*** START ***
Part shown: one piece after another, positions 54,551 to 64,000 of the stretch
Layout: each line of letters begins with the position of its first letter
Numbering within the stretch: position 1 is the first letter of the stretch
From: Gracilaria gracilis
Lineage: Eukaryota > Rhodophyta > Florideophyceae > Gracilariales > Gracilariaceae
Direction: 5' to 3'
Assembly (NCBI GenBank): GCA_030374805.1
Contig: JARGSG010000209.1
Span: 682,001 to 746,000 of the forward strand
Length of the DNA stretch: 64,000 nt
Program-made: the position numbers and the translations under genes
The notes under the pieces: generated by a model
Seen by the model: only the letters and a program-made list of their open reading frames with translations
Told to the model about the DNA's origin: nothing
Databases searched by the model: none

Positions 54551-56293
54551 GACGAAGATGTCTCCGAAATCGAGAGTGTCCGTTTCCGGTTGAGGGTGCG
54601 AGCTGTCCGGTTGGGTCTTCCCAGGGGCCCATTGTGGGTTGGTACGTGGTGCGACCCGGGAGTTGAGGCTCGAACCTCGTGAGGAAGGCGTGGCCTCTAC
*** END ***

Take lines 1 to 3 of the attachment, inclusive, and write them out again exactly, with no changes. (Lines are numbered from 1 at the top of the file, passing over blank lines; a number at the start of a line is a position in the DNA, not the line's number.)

Part shown: one piece after another, positions 54,551 to 64,000 of the stretch
Layout: each line of letters begins with the position of its first letter
Numbering within the stretch: position 1 is the first letter of the stretch